What Is Renewable Solar Energy?

Renewable energy often referred to as clean energy, comes from natural sources or processes that are constantly replenished. For example, sunlight and wind keep shining and blowing, even if their availability depends on time and weather.

While renewable energy is often thought of as a new technology, harnessing nature’s power has long been used for heating, transportation, lighting, and more. The wind has powered boats to sail the seas and windmills to grind grain. The sun has provided warmth during the day and helped kindle fires to last into the evening. But over the past 500 years or so, humans increasingly turned to cheaper, dirtier energy sources, such as coal and fracked gas.

Now that we have innovative and less-expensive ways to capture and retain wind and solar energy, renewables are becoming a more important power source, accounting for more than 12 percent of U.S. energy generation. The expansion in renewables is also happening at scales large and small, from giant offshore wind farms to rooftop solar panels on homes, which can sell power back to the grid. Even entire rural communities (in Alaska, Kansas, and Missouri) are relying on renewable energy for heating and lighting.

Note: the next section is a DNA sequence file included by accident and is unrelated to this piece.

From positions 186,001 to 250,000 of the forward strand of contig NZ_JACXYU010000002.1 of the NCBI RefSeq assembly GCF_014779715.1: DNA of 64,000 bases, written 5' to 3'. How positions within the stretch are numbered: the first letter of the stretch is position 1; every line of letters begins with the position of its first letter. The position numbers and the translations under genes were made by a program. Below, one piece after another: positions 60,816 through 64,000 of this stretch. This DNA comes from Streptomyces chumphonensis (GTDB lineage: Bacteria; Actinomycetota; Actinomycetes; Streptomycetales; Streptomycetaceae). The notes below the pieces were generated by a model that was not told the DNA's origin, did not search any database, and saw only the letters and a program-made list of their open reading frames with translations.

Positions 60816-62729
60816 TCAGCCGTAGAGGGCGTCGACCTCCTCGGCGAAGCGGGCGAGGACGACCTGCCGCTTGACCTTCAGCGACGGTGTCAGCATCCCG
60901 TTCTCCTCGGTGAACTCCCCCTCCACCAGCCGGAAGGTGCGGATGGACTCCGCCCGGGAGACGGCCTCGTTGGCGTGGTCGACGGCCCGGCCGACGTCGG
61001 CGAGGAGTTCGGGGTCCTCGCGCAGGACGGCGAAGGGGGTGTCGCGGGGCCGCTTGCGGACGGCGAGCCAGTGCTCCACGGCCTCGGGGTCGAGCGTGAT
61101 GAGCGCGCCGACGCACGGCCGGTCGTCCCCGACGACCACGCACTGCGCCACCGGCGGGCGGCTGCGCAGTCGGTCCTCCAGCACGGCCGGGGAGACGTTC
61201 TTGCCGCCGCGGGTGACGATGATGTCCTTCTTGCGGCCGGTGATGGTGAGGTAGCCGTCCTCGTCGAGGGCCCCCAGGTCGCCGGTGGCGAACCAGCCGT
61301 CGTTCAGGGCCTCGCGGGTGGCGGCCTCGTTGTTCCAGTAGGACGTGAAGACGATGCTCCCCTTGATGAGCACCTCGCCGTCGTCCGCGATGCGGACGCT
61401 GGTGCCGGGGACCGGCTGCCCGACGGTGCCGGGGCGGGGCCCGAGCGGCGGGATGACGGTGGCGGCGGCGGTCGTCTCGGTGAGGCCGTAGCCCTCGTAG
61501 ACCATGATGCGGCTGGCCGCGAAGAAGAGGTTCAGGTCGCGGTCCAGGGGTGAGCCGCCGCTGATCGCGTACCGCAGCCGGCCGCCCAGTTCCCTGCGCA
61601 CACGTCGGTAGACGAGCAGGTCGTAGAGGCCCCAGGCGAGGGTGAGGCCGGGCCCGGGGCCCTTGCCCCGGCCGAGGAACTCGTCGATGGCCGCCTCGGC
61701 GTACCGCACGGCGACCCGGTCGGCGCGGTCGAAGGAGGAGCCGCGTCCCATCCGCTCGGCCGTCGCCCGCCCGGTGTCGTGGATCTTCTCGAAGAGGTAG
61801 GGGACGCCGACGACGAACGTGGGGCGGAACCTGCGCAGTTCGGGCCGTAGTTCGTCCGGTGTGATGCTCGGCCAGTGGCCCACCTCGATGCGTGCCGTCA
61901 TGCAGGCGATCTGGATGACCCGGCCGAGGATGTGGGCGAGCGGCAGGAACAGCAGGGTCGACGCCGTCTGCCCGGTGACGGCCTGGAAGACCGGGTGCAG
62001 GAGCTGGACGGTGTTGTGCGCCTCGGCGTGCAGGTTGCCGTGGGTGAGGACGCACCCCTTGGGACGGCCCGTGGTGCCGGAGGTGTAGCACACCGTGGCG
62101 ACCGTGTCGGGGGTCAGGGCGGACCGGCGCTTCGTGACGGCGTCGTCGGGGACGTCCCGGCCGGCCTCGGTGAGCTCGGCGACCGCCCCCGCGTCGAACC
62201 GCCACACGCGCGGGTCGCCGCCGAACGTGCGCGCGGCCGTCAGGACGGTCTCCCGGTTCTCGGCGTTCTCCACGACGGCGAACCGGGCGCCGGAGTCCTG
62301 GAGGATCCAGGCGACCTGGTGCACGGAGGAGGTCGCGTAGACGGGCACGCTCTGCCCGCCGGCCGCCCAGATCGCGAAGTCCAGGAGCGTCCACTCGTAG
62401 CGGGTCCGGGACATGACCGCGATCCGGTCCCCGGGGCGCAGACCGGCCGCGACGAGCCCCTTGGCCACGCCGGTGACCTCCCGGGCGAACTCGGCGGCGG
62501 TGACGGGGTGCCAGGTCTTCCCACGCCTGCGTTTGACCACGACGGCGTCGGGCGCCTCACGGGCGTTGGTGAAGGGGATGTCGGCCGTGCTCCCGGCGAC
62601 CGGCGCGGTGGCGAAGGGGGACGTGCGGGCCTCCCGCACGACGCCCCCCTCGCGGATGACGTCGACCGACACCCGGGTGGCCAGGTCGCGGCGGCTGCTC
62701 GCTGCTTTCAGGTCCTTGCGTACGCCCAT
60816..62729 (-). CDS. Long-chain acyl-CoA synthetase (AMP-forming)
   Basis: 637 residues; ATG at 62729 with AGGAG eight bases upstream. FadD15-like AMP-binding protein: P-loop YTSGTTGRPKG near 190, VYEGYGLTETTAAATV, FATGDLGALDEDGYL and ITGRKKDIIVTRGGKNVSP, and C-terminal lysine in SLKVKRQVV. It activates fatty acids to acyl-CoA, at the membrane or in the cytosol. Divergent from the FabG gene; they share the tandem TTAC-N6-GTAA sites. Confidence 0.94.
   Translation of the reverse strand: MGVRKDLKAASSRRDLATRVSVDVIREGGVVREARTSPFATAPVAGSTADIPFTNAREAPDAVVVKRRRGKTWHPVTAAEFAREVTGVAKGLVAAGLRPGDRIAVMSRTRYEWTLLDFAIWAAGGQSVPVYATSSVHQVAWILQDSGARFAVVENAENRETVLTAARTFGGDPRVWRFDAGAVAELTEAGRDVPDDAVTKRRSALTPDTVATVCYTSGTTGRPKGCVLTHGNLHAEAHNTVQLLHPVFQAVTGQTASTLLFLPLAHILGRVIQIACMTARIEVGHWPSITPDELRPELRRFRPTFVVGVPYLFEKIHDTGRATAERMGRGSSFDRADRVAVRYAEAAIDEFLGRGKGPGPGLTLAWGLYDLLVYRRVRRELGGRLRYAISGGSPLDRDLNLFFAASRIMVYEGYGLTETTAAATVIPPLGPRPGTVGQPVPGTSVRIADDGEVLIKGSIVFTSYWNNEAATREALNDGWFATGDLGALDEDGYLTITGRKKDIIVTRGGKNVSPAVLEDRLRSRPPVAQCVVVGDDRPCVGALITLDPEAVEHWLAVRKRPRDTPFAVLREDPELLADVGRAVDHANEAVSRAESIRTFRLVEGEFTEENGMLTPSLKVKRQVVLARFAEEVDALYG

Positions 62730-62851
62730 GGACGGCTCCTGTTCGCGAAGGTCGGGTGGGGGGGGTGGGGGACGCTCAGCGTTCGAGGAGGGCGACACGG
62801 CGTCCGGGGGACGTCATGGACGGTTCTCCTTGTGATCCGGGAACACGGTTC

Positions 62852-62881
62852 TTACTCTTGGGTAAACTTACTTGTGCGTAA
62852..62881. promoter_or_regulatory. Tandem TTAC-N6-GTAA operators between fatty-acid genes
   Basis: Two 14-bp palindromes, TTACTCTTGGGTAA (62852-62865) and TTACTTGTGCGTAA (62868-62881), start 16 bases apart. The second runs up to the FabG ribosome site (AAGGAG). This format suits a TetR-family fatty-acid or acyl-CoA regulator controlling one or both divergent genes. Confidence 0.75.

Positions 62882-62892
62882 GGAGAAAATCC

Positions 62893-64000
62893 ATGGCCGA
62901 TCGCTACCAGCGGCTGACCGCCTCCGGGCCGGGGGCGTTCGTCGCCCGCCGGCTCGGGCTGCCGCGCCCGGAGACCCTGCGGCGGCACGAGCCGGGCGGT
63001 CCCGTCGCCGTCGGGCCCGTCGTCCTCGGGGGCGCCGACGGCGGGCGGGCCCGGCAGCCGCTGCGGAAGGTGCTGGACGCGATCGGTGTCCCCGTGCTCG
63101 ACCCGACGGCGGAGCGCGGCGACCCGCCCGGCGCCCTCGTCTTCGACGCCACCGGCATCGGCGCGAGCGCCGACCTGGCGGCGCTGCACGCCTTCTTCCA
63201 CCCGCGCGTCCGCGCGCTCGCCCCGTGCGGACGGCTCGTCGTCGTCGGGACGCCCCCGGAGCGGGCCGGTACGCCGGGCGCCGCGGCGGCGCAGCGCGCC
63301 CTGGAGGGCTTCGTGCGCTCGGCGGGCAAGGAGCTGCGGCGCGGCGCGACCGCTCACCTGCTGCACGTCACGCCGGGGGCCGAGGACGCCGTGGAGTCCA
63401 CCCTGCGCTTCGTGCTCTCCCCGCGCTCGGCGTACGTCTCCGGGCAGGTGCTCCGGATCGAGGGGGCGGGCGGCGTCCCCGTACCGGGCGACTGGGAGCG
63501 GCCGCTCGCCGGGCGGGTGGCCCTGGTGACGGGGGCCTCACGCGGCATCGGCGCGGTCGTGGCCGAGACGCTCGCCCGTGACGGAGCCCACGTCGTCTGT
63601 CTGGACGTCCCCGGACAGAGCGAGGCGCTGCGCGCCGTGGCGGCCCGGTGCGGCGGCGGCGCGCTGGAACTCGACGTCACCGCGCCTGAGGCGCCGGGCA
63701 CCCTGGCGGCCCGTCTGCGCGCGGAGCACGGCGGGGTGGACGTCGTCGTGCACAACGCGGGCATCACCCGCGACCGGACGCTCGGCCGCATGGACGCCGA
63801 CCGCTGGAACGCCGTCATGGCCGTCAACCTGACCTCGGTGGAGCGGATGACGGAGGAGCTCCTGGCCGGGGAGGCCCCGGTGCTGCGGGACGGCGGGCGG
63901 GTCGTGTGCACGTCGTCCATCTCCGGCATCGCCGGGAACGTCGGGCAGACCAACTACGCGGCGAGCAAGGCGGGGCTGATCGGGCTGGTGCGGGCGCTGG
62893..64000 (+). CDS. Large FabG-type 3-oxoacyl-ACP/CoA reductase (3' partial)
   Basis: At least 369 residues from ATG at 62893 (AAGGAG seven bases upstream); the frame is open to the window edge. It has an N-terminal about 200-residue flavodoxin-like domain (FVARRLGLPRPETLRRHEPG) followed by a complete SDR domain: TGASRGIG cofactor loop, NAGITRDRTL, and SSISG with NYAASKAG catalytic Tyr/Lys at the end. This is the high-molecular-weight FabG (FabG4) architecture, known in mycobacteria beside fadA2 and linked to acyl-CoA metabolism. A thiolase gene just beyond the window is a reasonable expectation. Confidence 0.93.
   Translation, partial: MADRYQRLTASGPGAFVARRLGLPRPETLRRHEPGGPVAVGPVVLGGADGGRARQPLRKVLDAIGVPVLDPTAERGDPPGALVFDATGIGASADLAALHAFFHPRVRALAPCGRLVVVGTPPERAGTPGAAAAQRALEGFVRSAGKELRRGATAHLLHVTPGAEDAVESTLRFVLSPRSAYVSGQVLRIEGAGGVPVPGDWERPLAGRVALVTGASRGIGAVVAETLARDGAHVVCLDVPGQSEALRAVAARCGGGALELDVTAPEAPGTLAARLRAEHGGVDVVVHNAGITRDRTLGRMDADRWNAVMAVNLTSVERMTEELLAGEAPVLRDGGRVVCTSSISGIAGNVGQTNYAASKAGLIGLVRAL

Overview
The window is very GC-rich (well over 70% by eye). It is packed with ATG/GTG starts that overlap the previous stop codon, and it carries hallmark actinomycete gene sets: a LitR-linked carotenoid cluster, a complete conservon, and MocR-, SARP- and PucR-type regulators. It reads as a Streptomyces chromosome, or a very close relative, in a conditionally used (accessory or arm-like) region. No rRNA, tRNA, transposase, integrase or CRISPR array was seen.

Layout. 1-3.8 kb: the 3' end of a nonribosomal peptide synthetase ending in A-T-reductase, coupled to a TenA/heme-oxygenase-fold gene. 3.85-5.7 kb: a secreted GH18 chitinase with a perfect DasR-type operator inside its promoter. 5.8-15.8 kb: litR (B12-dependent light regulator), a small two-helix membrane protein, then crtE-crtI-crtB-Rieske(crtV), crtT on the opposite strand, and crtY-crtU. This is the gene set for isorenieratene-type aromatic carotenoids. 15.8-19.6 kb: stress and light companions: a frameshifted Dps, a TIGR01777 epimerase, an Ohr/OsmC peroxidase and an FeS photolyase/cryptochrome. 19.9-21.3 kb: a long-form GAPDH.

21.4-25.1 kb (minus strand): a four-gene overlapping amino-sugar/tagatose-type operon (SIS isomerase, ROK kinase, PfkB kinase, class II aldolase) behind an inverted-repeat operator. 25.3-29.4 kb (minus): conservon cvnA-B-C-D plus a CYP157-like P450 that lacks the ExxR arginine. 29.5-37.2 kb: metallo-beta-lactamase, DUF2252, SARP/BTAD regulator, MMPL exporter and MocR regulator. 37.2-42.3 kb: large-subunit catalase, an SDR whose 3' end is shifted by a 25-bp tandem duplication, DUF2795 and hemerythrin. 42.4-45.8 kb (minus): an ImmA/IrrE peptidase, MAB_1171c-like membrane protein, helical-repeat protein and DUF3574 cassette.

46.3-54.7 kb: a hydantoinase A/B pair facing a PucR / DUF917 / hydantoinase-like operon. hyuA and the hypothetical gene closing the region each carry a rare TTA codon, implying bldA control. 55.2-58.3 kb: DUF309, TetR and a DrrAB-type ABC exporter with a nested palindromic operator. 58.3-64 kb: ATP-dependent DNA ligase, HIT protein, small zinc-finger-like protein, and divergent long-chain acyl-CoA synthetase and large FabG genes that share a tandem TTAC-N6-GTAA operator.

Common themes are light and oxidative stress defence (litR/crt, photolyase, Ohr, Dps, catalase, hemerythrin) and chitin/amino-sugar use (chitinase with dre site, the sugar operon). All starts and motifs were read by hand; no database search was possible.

Next, let’s take a look at how to use solar energy:

Solar, or photovoltaic (PV), cells are made from silicon or other materials that transform sunlight directly into electricity. Distributed solar systems generate electricity locally for homes and businesses, either through rooftop panels or community projects that power entire neighborhoods. Solar farms can generate enough power for thousands of homes, using mirrors to concentrate sunlight across acres of solar cells. Floating solar farms—or “floatovoltaics”—can be an effective use of wastewater facilities and bodies of water that aren’t ecologically sensitive.

Solar supplies nearly 3 percent of U.S. electricity generation (some sources estimate it will reach nearly 4 percent in 2022). But 46 percent of all new generating capacity came from solar in 2021.
Solar energy systems don’t produce air pollutants or greenhouse gases, and as long as they are responsibly sited, most solar panels have few environmental impacts beyond the manufacturing process.
In our daily life, we could choose portable power stations that cost less than solar panels on roofs.

And choosing a suitable solar panel is also very important for us to match a portable power station when we take it for camping outside or charging.